Using slopes

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This article should eventually cover different ways of using slopes.

Avoiding texture stretching

Since sloped surfaces are, technically, floors or ceilings, the texture can be visibly stretched if the angle is steep enough. The closer to the vertical, the more blatant the effect. This can be avoided by changing the texture's scaling to compensate for the stretching. This may in turn require adjustment to the alignment. In the Hexen map format, the following functions are useful for these purposes:

In UDMF, you can set these properties directly in the sector without needing to go through ACS.

Cliff and basin with Plane_Align

Step 1

Draw the basic shape your slopes will take. Generally this will be either a row for a cliff (top) or a donut for a basin or dome (bottom).

Set the height of the floor, ceiling, or both that you want on both sides of the row, or inside and outside the donut. These will be used to determine the slope's starting and ending height. The slope can go either up or down, it will work either way.

Step 2

Set the outer lines to face inwards, and give them line special 181: Plane_Align. Set 1 for either floor, ceiling, or both as desired.

Now split them up into several squares or rectangles, as shown. This is not required, but will help avoiding mistakes in the next step.

Step 3

Split each square into two triangles, by drawing a line diagonally across it and then right-clicking to close the sector. (The method may vary depending on the level editor you use.)

It is important that the triangles follow an AVAVAV pattern as shown here, or there may be problems with slopes not matching up with each other.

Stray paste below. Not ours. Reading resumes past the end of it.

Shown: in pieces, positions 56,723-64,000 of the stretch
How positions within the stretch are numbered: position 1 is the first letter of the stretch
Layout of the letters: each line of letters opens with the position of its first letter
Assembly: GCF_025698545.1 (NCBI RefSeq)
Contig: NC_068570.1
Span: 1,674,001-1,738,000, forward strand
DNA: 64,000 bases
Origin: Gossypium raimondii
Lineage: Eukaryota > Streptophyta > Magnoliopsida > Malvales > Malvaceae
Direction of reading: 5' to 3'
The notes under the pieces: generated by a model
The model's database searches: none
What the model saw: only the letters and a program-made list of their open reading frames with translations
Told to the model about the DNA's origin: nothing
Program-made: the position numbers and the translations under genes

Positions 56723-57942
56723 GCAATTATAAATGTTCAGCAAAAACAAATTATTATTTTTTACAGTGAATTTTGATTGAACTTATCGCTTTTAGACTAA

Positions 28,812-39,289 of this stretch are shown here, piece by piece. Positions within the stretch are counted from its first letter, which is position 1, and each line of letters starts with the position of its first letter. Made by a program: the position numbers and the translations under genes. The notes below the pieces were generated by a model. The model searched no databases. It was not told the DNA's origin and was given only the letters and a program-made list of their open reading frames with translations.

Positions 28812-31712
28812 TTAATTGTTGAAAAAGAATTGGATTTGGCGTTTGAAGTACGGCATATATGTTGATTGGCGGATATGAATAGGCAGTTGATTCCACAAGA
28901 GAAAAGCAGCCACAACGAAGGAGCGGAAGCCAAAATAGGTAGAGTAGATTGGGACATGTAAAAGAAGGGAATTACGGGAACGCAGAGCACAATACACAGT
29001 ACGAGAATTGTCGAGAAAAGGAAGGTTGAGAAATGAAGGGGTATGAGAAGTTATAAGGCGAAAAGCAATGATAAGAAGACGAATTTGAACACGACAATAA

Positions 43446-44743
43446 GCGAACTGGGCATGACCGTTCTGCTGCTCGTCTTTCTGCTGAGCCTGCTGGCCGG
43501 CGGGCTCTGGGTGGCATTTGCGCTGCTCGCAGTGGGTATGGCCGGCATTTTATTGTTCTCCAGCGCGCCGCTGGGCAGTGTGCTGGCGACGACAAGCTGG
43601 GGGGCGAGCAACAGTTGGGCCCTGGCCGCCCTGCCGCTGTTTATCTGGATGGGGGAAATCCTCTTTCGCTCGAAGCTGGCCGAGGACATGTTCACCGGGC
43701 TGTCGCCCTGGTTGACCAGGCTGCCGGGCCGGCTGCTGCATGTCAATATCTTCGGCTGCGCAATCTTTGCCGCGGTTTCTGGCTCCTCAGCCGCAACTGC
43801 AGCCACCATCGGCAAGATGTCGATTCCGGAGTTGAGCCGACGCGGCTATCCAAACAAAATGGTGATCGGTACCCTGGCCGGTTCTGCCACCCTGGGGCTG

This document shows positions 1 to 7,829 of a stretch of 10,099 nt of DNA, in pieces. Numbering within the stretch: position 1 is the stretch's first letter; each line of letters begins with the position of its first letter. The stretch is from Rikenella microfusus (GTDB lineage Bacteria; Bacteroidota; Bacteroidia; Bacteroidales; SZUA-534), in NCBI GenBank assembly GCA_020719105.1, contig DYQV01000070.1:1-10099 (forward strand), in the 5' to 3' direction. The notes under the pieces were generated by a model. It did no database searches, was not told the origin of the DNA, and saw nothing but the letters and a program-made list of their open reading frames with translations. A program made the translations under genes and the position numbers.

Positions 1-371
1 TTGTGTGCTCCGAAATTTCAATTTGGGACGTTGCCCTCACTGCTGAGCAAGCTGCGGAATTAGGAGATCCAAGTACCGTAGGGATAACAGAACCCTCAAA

Step 4

Once the slopes are all working, you can drag any of the vertices around to make a natural-looking, rocky shape. As long as the triangles were built correctly, you should be able to move them around however you want.


If your slopes aren't working properly, make absolutely sure that you've got them in an alternating AVAVAVAV formation; the alternation between up-facing and down-facing is key. Make sure that the heights are also alternated correctly, as the blue/yellow illustration at the bottom of the guide specifies.

You can put multiple donuts or rows adjacent to each other for more complex and natural shapes; as long as there is a flat, non-sloped sector in between each row so that the slope lines will know the correct height they should be sloping to.

Depending on what you are building, it might be preferable to make the flat sectors in between your rows as thin as possible to hide their existence, but if I'm designing hills or a large rocky ceiling I'll often take advantage of the flat sectors between rows, making wider or narrower sections of slopes and flat regions in different areas; you can get more bang for your buck this way, so to speak, creating more complex-looking natural landscapes without needing even more rows of sloped sectors.